The text of the book is only about 250 pages, but there must be at least another 100 pages of endnotes. This is an area of complete overkill, in my opinion. When a single endnote can go on for a couple of pages, by the time you get back to the main text, you've pretty much lost whatever plot there was. Endnotes; just too many and too long and in many cases just too unnecessary.

I was only reading from a proof copy, but there were textual errors - Maria Crawford, anyone?! Hopefully someone familiar with Austen can pick this up.

At the time of writing I see that only one other amazon.co.uk reviewer has come forth to note that they didn't like it much either, while the amazon.com reviews seem to be positive.
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Format: Hardcover Vine Customer Review of Free Product ( What's this? )
Happily Ever After is a tour de force of literary criticism, reading back into Jane Austen the problems that beset modern women of the Bridget Jones variety and deducing the true principles for happiness which Austen gives us. Elizabeth Kantor is gushingly brilliant in her enthusiasm for Austen and her enthusiasm for conservative cultural principles, and this is a great read even if you are i) not a woman and ii) not taken in.

The clue to this book is in the title, but if you missed it, Kantor hammers it out in the introduction and every subsequent chapter: we should be pursuing happiness, whereas what we generally do pursue are substitutes for happiness, such as stability, wealth, prestige, admiration, and so on. From this simple premise she explores where all but one of Austen's heroines go right, and where the Bridget Jones/Sex and the City modern woman goes wrong. On the way she trounces 'The Rules and other contemporary attempts to trick Mr Right into falling in love, as well as kicking the 'settlers' movement of people who are willing to take Mr Good Enough.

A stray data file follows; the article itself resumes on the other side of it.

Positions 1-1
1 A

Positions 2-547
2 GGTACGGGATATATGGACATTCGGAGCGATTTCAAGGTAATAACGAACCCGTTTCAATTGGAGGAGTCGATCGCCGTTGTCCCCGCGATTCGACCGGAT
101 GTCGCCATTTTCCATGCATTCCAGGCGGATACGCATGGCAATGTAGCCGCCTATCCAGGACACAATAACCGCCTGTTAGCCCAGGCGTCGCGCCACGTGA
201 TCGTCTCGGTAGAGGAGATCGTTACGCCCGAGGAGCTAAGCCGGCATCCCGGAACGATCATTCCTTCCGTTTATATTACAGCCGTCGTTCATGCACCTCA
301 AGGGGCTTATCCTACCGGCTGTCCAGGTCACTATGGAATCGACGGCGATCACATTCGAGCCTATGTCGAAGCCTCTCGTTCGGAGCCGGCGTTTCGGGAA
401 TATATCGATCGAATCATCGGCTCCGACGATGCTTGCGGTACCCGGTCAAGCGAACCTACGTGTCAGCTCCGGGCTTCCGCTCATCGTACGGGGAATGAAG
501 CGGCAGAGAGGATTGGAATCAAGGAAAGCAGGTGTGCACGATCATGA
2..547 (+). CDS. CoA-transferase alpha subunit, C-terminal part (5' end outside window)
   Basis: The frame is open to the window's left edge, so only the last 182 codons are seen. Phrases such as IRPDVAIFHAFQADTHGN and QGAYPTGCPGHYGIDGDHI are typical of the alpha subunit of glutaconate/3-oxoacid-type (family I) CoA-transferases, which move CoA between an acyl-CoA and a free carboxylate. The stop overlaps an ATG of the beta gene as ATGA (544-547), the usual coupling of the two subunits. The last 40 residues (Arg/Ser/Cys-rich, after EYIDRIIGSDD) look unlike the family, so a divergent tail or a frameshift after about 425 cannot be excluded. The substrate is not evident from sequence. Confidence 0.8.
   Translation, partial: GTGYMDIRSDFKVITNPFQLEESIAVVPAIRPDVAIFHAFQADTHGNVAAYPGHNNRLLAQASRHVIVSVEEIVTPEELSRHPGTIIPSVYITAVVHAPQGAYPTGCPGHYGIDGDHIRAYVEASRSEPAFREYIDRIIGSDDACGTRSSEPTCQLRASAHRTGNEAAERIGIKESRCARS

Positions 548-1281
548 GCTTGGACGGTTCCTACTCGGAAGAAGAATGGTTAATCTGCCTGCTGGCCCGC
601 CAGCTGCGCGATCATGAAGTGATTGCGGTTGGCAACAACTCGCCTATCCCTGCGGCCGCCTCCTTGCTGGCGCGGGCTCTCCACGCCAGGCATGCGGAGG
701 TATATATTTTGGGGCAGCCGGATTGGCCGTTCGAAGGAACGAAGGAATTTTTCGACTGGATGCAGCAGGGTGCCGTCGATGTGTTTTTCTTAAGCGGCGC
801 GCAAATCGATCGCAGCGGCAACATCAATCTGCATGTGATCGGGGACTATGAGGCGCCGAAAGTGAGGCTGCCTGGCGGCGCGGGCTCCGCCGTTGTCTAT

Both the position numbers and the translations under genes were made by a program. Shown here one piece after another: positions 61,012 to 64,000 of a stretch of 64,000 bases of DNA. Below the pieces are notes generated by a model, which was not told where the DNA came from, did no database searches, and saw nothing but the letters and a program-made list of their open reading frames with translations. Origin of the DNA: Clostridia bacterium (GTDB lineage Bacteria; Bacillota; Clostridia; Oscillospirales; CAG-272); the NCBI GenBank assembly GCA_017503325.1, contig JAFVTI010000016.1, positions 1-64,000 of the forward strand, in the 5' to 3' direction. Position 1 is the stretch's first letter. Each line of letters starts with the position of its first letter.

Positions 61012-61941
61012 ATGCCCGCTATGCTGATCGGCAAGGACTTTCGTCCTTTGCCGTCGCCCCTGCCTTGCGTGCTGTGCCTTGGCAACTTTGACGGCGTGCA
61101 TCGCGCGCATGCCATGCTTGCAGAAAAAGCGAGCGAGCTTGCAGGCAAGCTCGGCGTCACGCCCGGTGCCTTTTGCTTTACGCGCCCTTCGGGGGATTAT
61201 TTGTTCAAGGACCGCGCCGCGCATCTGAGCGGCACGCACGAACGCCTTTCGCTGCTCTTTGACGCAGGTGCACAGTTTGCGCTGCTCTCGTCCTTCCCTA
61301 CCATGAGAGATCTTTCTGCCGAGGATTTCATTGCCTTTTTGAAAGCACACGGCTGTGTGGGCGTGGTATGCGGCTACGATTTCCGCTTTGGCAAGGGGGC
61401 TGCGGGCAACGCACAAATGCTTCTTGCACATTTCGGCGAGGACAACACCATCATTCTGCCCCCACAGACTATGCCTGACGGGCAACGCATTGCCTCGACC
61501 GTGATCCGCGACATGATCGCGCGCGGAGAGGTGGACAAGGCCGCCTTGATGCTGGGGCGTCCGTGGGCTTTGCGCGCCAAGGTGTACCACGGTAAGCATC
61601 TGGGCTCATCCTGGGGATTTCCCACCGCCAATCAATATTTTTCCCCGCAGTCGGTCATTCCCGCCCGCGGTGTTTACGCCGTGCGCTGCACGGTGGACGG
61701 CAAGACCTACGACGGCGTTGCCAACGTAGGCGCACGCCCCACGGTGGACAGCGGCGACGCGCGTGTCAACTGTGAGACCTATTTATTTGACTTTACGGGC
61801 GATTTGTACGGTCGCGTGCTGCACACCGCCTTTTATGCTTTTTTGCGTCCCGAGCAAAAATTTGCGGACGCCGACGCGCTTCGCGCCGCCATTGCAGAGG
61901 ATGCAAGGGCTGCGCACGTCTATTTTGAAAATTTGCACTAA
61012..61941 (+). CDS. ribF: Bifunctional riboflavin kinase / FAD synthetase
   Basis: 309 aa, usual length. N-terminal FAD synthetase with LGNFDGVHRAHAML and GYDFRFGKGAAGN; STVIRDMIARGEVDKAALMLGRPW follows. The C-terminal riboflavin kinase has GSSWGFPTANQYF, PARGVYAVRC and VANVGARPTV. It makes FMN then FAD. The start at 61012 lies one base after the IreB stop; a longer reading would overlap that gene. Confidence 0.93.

The book works itself on two underlying premises that it doesn't declare: that the reader likes Austen but doesn't know her writings anywhere near as well as Kantor does, and that the reader is willing to believe that all the answers for today's real life love problems were definitively answered in the Regency by a woman who turned down the only proposal of marriage she ever received.